From Manx Soc vol IV,VII & IX
CASE OF JOHN QUAYLE, ESQ.
OPINION OF CHAS. SEARLE, ESQ., ATTORNEY GENERAL, AND PETER JOHN HEYWOOD, ESQ., DEEMSTER, ON THE MEMORIAL OF JOHN QUAYLE, ESQ., PROPRIETOR OF THE BARONY OF ST. TRINIONS, CLAIMING THE PRIVILEGES THEREUNTO BELONGING.
A the Memorialist claims certain ancient privileges here-before belonging to the Barony of St. Trinions, and deduces them from a very early period, it will be necessary to have recourse to some kind of historical research to investigate this claim.
We find that after the Conquest, the lands of England were granted by the Conqueror to distinguished persons who had served him in arms, reserving at the same time Honorary service to the crown. These tracts of ground which were very large were called Baronies, from whence their owners got the title of Barons, and became lords of Parliament. These Barons not being able to occupy whole counties, subdivided their lands and created lesser Baronies under them, reserving to themselves, however, pecuniary and other services. These lesser Barons in time created Barons under them, till at length the original Baron who was the chief lord of the fee, found his power and services diminished by these multiplied sub-creations. To remedy this, i:t was provided by statute of Westminster 3d and 18, Ed. I. " That upon all sales or feoffments of lands, the feoffee should hold the same not of his immediate feoffer, but of the chief lord of the Fee of whom such feoffer himself hold it."
The Barony of St. Trinions, was one of these lesser Barons, held of the Prior of Whithorn in Galloway, who held it of the chief lord. It appears by the petitioners memorial that this Barony was either forfeited or escheated to the lord, and of course all services ceased. At what period this happened, does not appear, but it would be strange to imagine that the chief lord, after a lapse of several centuries, could now revive these services, which have nothing to countenance them but immemorial usuage, whilst the Common Law says" that at this time of day none of these feudal tenures which are badges of slavery can be created anew."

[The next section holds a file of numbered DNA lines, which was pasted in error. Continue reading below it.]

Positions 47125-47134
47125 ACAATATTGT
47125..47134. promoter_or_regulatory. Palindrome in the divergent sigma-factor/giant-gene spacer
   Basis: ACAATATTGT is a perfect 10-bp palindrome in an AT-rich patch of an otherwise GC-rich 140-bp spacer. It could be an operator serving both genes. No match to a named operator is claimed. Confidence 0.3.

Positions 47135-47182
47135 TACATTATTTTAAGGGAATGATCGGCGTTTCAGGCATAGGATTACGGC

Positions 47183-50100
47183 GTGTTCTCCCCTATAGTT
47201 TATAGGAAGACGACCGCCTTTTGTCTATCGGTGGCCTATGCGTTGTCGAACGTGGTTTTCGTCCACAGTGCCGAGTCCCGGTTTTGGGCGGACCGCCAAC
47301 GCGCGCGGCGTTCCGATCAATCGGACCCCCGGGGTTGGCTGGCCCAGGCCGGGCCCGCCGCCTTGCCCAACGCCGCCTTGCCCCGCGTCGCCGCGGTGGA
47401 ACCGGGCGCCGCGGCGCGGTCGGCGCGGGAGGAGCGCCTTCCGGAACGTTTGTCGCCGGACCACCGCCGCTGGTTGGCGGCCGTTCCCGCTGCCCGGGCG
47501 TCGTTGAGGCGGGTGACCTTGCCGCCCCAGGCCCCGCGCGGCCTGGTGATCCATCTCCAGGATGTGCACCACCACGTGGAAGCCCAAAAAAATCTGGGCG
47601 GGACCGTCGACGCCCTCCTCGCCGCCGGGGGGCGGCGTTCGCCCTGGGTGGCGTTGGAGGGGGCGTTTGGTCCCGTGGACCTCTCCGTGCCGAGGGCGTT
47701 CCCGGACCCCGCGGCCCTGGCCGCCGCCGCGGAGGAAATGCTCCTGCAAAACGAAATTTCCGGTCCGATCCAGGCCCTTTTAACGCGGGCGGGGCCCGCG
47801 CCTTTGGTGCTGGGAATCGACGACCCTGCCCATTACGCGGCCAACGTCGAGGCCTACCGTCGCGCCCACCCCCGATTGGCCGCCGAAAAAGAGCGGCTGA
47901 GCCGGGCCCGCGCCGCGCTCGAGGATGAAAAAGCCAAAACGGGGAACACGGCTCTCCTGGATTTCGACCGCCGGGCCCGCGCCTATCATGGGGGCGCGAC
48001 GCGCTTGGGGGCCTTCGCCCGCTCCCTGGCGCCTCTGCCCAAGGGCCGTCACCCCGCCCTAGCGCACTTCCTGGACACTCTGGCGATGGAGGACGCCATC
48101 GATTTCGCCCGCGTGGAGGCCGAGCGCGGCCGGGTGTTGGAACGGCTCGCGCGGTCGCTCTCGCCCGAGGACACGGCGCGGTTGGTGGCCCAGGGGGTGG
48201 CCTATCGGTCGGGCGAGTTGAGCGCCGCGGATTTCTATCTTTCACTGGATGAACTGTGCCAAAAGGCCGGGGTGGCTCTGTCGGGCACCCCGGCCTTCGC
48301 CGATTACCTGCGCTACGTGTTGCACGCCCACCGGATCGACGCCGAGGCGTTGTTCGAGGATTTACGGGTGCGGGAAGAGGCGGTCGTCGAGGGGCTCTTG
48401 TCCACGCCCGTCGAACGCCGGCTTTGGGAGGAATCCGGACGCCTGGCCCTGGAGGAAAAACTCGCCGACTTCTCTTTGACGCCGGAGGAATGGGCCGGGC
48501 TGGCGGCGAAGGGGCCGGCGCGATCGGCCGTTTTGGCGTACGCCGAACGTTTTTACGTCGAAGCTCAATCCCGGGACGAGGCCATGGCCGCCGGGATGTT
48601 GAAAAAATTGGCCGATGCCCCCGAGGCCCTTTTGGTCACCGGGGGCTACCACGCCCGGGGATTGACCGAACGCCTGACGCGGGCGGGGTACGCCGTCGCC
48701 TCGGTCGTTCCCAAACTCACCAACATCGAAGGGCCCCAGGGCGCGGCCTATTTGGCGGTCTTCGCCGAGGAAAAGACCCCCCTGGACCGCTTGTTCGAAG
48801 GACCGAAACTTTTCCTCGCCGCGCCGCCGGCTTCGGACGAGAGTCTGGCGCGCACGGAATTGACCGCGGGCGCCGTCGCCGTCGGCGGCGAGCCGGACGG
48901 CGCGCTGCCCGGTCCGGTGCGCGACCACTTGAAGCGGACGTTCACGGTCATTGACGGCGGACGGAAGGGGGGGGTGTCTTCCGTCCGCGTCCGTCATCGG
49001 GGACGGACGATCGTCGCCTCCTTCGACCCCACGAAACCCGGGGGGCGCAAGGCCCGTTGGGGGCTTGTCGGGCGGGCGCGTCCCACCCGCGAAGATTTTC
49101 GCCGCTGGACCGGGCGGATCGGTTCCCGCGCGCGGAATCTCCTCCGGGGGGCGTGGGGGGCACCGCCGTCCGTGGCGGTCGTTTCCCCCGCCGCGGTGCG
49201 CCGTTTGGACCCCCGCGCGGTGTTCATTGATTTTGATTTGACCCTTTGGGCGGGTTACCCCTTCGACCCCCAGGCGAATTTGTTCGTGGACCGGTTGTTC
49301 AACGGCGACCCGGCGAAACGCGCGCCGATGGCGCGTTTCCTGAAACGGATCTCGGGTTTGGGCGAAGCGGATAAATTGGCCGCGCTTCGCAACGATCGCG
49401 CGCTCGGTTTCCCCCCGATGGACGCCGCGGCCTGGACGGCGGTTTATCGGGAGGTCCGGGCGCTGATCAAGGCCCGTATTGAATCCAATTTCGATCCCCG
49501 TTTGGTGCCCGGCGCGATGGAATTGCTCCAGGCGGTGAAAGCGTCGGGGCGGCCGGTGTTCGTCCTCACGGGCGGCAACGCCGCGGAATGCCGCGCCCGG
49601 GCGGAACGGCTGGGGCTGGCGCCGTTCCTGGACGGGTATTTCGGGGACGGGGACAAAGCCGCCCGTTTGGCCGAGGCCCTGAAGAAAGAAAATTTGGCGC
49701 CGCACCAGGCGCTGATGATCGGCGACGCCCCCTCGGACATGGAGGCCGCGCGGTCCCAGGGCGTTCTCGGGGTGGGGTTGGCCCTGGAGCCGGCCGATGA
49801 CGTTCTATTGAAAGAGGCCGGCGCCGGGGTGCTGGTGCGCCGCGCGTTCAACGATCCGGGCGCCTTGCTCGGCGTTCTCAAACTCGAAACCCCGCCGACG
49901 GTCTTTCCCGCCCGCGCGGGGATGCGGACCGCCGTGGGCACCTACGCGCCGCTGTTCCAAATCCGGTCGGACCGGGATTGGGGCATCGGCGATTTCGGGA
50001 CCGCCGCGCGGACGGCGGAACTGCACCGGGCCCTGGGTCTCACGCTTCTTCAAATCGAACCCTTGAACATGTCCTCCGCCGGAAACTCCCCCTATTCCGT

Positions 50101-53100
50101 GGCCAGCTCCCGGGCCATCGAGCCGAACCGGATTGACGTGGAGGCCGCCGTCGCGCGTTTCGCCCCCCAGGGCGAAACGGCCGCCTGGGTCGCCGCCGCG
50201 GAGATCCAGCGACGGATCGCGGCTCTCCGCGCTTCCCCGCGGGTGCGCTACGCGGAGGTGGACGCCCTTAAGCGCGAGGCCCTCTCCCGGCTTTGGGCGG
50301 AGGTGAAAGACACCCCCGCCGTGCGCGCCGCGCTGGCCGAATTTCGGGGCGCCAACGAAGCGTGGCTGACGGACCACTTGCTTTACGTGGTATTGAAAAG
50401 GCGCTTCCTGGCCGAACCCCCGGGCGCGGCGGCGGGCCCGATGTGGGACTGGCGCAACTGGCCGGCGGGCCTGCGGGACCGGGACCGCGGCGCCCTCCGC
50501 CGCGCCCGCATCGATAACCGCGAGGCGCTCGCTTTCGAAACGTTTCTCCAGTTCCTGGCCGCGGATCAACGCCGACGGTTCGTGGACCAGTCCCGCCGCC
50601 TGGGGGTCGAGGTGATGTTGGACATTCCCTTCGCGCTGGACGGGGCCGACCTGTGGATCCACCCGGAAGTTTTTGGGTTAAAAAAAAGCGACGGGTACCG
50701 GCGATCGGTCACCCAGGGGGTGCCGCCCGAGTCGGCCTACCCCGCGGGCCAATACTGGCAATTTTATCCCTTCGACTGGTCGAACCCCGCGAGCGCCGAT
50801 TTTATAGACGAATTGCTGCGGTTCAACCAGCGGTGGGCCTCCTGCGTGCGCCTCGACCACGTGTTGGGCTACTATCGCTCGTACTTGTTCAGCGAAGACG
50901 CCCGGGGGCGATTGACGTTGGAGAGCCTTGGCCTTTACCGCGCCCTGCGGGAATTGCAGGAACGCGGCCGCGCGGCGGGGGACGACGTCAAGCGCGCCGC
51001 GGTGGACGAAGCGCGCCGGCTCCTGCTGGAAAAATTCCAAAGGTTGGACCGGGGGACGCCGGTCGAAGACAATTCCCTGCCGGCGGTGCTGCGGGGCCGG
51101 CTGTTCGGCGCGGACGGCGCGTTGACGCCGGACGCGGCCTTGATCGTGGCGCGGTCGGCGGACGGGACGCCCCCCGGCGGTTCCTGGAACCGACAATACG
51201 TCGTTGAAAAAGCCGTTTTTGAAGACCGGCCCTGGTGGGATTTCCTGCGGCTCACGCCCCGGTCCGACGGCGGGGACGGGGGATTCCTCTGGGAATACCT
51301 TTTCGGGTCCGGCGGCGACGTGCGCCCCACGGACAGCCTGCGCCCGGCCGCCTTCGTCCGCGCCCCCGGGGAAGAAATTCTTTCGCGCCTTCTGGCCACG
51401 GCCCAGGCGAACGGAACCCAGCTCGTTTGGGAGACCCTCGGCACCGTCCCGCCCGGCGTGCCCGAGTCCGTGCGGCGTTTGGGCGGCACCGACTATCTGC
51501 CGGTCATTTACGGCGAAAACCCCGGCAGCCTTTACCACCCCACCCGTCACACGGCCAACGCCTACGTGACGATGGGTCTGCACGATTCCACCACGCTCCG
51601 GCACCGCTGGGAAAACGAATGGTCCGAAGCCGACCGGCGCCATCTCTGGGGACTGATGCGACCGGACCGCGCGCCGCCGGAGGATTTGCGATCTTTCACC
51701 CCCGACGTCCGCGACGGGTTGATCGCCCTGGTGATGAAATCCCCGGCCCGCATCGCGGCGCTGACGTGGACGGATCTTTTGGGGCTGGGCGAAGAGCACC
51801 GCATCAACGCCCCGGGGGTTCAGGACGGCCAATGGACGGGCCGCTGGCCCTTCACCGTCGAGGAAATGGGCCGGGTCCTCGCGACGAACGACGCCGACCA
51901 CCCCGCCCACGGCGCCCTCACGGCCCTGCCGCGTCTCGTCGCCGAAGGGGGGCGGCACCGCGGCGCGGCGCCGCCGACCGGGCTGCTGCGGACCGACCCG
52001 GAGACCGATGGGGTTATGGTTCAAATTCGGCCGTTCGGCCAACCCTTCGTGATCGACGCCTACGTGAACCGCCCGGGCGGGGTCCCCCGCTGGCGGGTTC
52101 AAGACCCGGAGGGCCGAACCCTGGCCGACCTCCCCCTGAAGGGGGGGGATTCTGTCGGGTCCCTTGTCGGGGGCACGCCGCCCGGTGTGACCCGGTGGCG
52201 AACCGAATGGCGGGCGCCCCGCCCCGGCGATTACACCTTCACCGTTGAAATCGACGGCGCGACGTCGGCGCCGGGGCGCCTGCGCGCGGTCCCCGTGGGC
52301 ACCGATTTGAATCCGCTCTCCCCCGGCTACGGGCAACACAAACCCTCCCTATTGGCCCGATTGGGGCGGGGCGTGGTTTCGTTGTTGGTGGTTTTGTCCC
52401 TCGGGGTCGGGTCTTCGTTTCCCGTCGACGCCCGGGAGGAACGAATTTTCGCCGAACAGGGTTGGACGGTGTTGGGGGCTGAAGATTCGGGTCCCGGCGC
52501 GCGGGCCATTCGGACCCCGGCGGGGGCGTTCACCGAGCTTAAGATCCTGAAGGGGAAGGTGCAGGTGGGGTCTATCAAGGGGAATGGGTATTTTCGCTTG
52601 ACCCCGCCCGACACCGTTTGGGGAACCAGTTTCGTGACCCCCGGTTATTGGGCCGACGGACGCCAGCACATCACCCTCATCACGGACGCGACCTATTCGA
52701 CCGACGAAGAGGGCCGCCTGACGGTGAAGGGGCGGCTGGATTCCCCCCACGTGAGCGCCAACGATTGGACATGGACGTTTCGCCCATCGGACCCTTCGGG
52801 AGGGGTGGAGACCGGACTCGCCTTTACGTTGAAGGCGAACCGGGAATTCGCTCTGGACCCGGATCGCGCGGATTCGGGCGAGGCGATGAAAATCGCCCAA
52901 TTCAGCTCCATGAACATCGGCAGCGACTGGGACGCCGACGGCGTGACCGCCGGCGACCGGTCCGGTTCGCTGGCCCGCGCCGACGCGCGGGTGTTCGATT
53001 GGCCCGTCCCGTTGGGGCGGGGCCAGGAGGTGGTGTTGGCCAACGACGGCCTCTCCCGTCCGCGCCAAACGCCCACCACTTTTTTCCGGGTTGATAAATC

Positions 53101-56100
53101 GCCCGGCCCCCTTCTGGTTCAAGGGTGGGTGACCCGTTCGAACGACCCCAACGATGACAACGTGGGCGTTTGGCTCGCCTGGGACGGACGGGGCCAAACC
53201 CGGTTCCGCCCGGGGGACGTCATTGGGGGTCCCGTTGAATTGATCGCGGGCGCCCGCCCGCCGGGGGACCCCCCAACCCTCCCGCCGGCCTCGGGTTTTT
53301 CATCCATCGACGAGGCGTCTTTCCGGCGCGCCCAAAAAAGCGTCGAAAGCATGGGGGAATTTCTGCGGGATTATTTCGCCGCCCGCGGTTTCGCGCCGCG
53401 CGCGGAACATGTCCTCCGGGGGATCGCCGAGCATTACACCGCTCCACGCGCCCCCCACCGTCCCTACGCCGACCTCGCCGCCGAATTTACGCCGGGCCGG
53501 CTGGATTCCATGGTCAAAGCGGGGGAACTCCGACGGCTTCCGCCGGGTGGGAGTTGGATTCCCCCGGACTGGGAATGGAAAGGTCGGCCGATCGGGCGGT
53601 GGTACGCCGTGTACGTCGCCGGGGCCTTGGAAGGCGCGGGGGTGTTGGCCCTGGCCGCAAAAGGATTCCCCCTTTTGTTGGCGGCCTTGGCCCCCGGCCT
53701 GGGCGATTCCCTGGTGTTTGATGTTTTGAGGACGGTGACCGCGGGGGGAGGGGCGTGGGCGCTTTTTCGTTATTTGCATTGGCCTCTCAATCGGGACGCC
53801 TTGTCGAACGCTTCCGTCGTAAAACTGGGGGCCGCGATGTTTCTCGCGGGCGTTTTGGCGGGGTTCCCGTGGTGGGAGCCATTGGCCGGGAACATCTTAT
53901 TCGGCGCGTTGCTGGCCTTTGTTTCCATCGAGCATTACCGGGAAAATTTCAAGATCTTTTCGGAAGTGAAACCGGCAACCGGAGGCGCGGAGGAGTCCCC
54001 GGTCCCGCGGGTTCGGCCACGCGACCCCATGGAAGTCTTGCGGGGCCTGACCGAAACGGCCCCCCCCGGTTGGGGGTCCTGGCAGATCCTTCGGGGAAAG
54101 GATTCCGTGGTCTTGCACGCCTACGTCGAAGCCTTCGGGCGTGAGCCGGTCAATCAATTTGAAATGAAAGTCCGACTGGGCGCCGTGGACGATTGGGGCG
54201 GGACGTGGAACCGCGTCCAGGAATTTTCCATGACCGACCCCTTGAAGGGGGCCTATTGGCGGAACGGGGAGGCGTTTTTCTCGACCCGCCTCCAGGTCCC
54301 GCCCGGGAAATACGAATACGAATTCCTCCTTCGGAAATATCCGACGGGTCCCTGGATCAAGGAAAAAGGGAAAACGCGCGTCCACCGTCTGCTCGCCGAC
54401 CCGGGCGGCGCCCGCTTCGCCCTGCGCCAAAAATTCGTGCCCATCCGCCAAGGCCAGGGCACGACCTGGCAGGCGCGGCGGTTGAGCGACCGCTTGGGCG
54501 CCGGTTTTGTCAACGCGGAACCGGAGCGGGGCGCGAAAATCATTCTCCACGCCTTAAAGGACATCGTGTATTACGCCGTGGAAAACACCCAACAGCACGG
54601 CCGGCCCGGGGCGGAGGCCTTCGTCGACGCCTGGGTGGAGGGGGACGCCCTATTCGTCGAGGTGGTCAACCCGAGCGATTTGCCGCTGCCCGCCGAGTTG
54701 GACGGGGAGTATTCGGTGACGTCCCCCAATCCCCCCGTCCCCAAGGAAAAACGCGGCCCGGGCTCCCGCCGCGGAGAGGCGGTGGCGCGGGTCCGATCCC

If a copyhold be forfeited to the lord, he cannot make a fresh grant of it as a copyhold, for the very forfeiture is an enfranchisement.
From the memorial it is clear that the fealty was always made to the Lord proprietor, that is to say, the chief Lord of the Fee, who held immediately under the crown, as Sir John Stanley did, and as the Duke of Athol now does. The case of Mr. Sherburne, who produced a Grant from Chas. II. of the Barony of Bangor (which it is assumed might have been forfeited to the crown for Treason, or have been seized at the Reformation) , and made Fealty to the Earl of Derby, the lord proprietor. Had we seen this grant, we should have understood it better ; but even supposing it should be objected, that Mr. Sherburne did Fealty to Lord Derby, as the Sovereign Lord of this Island, there was nothing very improper in it, as his grant was from the King, and his lands were under the peculiar Sovereignty of Lord Derby.
There can be no objection to the title of the memorialist to the Barony, that is to say, to the Rents, Profits, Services, and Emoluments belonging to it, which are all that appears to be conveyed. No reservation of Services seems to have been made by the Duke as superior Lord, and the Services conveyed, are such as the Barons Tenants, owe to the immediate proprietor of the Barony, and in this case the memorialist has an entire freehold, and owes no Fealty to any body.
All Freeholds were originally Feuds, and held of some Manor, and they were for the most part enfranchised with the reservation of a Heriot, or a Quit rent, or both. In some Grants the quit rent was pecuniary (a few shillings only) , in others a pepper corn, or a red rose ; and all these acknowledgements, however trifling, oblige the Freeholder, to this day, to pay suit and service at the Baron Court, and do Fealty ; but where no reservation is made no Fealty can be due.
The jurisdiction which the crown now has over this Island can in no sense comprehend feudal services, which appertain solely to the Tenure, and are due from the Tenants and lesser Barons to the chief Lord ; and it must be observed that in the vesting act, the Duke reserves all kinds of suits and services as appendages to his Barony.
We are therefore of Opinion that the Memorialist cannot with any propriety tender his Fealty, at the Tinwald Court, to the King, by virtue of his property in the Barony of St. Trinions ; and that the same, if due, can only be made to the Duke of Athol at his Baron Court. From him the Grant was, and to his Grace alone this kind of service can redound.
Peter Jno, Heywood.
June 30, 1770.